Alexa
  • Directory of Taiwan

SAfrican clubs hoping to benefit from Confed Cup

SAfrican clubs hoping to benefit from Confed Cup

While the Confederations Cup has given South Africa a clearer picture of the state of its national team and readiness to host next year's World Cup, the situation facing its clubs is foggier.
A 16-team league closely modeled on England's lucrative Premier League means the South African game is richer and at arguably its highest ever standard, but the legacy of the apartheid era and cultural attitudes still prevent the sport from reaching its full potential.
The relationship between money and football is a complex one at the best of times and perhaps even more so in South Africa.
Premier League Soccer's monthly retainer and the appearance fee paid to teams for each televised match allows clubs to give players better salaries. But a taste of success and the lure of the even more lucrative contracts on offer from top European sides means even powerhouse clubs Kaizer Chiefs and Orlando Pirates struggle to keep top players in the country.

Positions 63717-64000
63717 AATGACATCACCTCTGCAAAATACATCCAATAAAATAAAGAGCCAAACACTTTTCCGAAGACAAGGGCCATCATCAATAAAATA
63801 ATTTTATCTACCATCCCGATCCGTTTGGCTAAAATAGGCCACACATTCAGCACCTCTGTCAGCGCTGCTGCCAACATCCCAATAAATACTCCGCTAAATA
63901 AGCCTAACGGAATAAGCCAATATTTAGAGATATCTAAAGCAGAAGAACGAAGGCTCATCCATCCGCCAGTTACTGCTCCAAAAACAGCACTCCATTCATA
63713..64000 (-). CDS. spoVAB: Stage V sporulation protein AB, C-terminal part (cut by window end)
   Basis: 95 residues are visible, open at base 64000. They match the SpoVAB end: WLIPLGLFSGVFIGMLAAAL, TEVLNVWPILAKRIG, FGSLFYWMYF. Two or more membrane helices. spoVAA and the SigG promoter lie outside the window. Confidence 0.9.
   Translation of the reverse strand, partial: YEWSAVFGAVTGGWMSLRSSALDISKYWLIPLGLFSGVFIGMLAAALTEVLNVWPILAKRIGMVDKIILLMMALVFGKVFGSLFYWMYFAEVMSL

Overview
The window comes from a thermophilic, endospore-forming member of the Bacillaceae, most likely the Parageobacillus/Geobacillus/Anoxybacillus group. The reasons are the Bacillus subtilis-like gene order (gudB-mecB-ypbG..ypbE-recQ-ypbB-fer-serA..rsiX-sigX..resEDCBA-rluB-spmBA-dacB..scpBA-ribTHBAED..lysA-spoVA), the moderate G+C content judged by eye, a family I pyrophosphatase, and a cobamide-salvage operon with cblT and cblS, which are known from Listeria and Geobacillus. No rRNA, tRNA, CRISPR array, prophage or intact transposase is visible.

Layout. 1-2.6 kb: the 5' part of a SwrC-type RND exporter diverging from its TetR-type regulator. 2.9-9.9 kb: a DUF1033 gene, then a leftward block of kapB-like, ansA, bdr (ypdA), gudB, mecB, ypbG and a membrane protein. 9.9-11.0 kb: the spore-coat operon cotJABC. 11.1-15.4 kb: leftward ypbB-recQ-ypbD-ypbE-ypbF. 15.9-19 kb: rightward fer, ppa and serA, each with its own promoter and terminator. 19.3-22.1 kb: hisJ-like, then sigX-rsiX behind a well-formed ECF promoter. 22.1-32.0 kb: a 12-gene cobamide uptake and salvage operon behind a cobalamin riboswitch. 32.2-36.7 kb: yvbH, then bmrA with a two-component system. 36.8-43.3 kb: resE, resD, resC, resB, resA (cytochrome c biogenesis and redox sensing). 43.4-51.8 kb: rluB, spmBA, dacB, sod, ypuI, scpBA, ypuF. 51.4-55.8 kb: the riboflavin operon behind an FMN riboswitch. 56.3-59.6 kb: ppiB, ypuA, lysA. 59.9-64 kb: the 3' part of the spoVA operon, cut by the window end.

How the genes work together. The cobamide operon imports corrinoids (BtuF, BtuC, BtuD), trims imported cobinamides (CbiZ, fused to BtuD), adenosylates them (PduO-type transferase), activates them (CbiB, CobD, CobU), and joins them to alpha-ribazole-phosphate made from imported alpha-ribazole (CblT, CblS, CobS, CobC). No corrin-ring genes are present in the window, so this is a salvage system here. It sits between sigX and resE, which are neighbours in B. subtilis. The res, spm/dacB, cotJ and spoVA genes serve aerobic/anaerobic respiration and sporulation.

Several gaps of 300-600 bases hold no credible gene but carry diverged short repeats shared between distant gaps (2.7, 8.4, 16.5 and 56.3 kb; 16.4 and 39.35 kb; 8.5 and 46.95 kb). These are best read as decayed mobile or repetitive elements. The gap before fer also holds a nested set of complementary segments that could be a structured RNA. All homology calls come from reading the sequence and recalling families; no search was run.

"We've got to start people playing for the pride of the nation, make them understand the responsibility they have," Moroka Swallows interim coach Zeca Marques said. "One of the drawbacks in South African football is that it's money-driven. We all are, but I always say if you're money driven and you're in sport, you're in the wrong business.
"It's a question of time. It's a culture that's entrenched. When you come from a poverty background, you'll be even more money driven, but that's understandable. When you don't have money, you want to chase money."
Backed by mining magnate Patrice Motsepe, the Mamelodi Sundowns reputedly pay players as much as 200,000 rand ($25,292;


Updated : 2021-05-17 09:46 GMT+08:00